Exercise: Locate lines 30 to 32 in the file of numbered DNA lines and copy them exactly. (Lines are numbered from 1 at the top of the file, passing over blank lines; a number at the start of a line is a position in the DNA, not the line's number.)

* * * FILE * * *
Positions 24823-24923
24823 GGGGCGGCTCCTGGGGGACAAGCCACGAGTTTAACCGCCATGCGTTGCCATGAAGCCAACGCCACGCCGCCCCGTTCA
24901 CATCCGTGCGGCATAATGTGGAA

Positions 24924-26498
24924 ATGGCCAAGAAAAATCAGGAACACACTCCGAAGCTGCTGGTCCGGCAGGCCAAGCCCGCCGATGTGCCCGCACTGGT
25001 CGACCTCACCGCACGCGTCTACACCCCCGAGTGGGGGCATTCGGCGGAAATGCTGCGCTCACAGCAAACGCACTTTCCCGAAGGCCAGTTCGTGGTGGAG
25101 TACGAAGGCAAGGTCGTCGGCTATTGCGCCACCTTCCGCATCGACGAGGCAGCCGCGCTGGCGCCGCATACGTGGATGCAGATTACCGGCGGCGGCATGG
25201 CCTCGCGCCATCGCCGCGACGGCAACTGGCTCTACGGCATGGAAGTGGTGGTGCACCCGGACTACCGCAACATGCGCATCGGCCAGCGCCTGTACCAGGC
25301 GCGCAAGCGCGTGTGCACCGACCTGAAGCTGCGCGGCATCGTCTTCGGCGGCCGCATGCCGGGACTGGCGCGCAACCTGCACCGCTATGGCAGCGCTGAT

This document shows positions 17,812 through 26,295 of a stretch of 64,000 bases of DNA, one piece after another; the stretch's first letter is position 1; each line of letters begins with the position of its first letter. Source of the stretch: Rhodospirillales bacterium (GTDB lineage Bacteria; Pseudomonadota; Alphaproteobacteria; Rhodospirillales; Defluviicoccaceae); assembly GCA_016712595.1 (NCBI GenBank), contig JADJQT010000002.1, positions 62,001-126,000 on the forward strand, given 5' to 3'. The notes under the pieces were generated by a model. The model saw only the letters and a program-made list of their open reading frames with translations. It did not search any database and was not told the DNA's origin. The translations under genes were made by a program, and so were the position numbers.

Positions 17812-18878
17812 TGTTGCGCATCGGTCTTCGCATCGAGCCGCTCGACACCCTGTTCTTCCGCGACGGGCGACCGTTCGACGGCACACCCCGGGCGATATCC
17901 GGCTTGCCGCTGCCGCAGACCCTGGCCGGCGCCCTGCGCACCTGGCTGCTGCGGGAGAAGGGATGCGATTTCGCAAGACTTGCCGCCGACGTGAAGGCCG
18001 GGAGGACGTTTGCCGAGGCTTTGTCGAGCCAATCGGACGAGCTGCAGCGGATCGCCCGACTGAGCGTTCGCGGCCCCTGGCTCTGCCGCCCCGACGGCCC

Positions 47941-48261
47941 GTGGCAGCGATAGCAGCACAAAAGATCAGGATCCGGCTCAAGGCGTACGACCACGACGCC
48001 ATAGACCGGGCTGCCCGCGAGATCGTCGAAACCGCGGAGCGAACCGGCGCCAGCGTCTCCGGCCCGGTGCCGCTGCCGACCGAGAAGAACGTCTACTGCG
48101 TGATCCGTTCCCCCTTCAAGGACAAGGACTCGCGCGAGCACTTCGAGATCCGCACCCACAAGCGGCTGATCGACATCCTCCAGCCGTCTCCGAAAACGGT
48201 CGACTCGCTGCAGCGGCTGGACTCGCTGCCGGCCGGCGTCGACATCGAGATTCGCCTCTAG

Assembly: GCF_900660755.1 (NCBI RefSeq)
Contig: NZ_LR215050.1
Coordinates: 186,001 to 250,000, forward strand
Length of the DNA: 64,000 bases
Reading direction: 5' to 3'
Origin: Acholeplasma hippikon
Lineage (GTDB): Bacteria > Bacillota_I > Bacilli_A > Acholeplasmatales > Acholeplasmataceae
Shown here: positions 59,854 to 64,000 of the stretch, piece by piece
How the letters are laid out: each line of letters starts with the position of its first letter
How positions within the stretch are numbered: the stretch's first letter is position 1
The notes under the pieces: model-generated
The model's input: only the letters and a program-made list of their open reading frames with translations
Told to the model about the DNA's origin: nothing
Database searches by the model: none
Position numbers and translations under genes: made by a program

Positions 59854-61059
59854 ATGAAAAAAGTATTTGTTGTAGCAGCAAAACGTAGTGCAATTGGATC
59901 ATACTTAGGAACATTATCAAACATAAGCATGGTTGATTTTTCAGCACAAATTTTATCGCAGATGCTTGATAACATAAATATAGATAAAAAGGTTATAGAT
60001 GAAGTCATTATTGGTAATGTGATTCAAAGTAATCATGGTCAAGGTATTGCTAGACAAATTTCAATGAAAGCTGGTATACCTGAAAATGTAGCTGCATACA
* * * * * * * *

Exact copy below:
The notes under the pieces: model-generated
The model's input: only the letters and a program-made list of their open reading frames with translations
Told to the model about the DNA's origin: nothing